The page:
South Pacific Mandate

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South Pacific Mandate
南洋庁
Mandate of Empire of Japan

1919–1947


Flag

Location of the South Pacific Mandate in the western Pacific Ocean.
Capital Koror
Languages Japanese (official)
Austronesian languages
Political structure League of Nations Mandate
Emperor
 -  1919–1926 Taishō (Yoshihito)
 -  1926–1947 Shōwa (Hirohito)
Governor
 -  1919–1923 (first) Toshirō Tezuka
 -  1943–1946 (last) Boshirō Hosogaya
Historical era Empire of Japan
 -  Treaty of Versailles June 28, 1919
 -  Pacific Islands Trusteeship July 18, 1947
Currency Yen
Today part of  Palau
 Marshall Islands
 FSM
 Northern Mariana Islands ( United States)

The South Pacific Mandate (南洋庁 Nan'yō-chō?, lit. South Seas Mandate) was the Japanese League of Nations mandate consisting of several groups of islands (modern-day Palau, Northern Mariana Islands, Federated States of Micronesia, and Marshall Islands) in the Pacific Ocean which came under the administration of Japan after the defeat of the German Empire in World War I.[1]

History[edit]

Early history[edit]

Under the terms of the Anglo-Japanese Alliance, after the start of World War I, Japan declared war on Germany on 23 August 1914.[2] The country participated in a joint operation with British forces in the Battle of Tsingtao to capture the German settlement in China's Shandong Province. The Imperial Japanese Navy was tasked with pursuing and destroying the German East Asiatic Squadron and protection of the shipping lanes for Allied commerce in the Pacific and Indian Oceans.[citation needed]

During the course of this operation, the Japanese Navy seized the German possessions in the Marianas, Carolines, Marshall Islands and Palau groups by October 1914.[2]

After the end of World War I, as determined in the Treaty of Versailles, Japanese occupation of former German colonies in Micronesia north of the equator was formally recognized, and Japan was given a League of Nations Class C mandate.[2]

The Nan'yō government built and maintained hospitals[3] and schools.[4]

Pacific War[edit]

During the 1930s, the Japanese Navy began construction of airfields, fortifications, ports, and other military projects in the islands controlled under the mandate, viewing the islands as "unsinkable aircraft carriers" with a critical role to play in the defense of the Japanese home islands against potential American invasion. These became important staging grounds for Japanese air and naval offensives in the Pacific War.[citation needed]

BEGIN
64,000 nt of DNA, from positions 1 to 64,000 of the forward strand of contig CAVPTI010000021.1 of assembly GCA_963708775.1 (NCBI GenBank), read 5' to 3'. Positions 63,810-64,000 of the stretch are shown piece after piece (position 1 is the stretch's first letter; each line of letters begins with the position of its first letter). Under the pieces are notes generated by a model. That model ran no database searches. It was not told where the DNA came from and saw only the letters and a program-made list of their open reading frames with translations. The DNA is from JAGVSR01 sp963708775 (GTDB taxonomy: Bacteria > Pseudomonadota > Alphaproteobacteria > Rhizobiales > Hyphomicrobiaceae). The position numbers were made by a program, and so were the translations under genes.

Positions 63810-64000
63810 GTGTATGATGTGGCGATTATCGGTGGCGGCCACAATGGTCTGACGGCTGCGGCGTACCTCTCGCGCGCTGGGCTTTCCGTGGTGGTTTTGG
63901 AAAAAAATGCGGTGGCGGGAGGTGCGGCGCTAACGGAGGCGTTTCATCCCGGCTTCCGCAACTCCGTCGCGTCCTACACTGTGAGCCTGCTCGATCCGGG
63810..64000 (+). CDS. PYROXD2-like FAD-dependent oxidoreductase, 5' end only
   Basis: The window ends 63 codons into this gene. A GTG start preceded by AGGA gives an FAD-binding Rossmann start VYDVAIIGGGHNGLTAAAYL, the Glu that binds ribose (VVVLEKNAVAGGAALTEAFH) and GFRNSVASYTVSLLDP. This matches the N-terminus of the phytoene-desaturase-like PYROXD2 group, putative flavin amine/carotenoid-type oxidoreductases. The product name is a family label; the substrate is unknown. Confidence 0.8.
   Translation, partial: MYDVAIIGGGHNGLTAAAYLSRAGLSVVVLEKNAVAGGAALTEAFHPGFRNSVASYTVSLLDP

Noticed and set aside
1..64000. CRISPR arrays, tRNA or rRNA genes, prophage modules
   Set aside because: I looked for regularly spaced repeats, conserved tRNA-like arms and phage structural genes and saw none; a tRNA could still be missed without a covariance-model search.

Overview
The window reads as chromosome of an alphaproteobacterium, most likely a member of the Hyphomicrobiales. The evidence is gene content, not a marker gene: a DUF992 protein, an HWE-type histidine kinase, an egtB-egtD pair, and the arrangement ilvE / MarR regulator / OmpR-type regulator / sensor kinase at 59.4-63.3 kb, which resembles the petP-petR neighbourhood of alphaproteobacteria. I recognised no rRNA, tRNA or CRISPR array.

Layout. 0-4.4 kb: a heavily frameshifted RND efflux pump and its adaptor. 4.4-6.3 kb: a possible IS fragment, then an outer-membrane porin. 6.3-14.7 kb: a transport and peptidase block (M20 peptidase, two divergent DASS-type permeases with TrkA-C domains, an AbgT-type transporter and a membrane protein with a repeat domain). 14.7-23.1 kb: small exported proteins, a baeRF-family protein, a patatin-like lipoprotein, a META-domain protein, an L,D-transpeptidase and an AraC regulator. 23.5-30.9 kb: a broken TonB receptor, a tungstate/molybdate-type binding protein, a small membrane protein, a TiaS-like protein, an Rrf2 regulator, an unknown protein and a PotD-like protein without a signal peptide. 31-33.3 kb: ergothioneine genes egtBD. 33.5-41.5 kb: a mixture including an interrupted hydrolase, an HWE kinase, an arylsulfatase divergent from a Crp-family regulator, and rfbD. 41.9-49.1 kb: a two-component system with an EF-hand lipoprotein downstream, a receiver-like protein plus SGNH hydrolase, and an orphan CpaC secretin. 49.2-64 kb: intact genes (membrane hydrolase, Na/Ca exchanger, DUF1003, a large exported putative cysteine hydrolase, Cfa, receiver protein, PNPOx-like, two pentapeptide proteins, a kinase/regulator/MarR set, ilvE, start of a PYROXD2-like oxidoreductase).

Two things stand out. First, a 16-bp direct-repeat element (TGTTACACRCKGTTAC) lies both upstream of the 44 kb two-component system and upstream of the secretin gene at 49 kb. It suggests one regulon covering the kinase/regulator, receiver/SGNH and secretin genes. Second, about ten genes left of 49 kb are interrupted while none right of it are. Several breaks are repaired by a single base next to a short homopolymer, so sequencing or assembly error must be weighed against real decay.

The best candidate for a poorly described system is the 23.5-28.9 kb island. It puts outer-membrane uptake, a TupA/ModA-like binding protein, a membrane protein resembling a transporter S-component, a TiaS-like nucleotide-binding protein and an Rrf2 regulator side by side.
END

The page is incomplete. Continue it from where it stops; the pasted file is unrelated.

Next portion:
In addition to the islands' naval importance, the Japanese Army utilized the islands to support air and land detachments. The "island-hopping" strategy employed by the United States military caused the Japanese Empire to lose control of its Pacific possessions between 1943 and 1945.[citation needed]

The League of Nations mandate was formally revoked by the United Nations in July 1947, and the United States was made responsible for administration of the islands under the terms of a United Nations trusteeship agreement which established the Trust Territory of the Pacific Islands.[citation needed]

Administration[edit]

Militarily and economically, Saipan, in the Marianas archipelago, was the most important island in the South Pacific Mandate and became the center of subsequent Japanese settlement. Another important island was Truk in the Carolines archipelago, which was fortified into a major navy base by the Imperial Japanese Navy.[citation needed]

Headquarters of the South Pacific Mandate in Saipan.

The administration of South Pacific Mandate was managed by the Imperial Japanese Navy, which divided the region into six administrative districts reporting to naval headquarters in Truk. Later, in April 1922, civilian government was established in the form of a civil administration department which still reported to the local naval garrison commander in each of the six administrative districts: Saipan, Palau, Yap, Truk, Ponape and Jaluit Atoll.[citation needed]

Later, the headquarters of the South Pacific Mandate was transferred from Truk to Koror, Palau, and its governor reported directly to the Prime Minister of Japan. However, after the establishment of a Ministry of Colonial Affairs, the mandate's governor was ordered to report to the colonial minister in June 1929.[citation needed]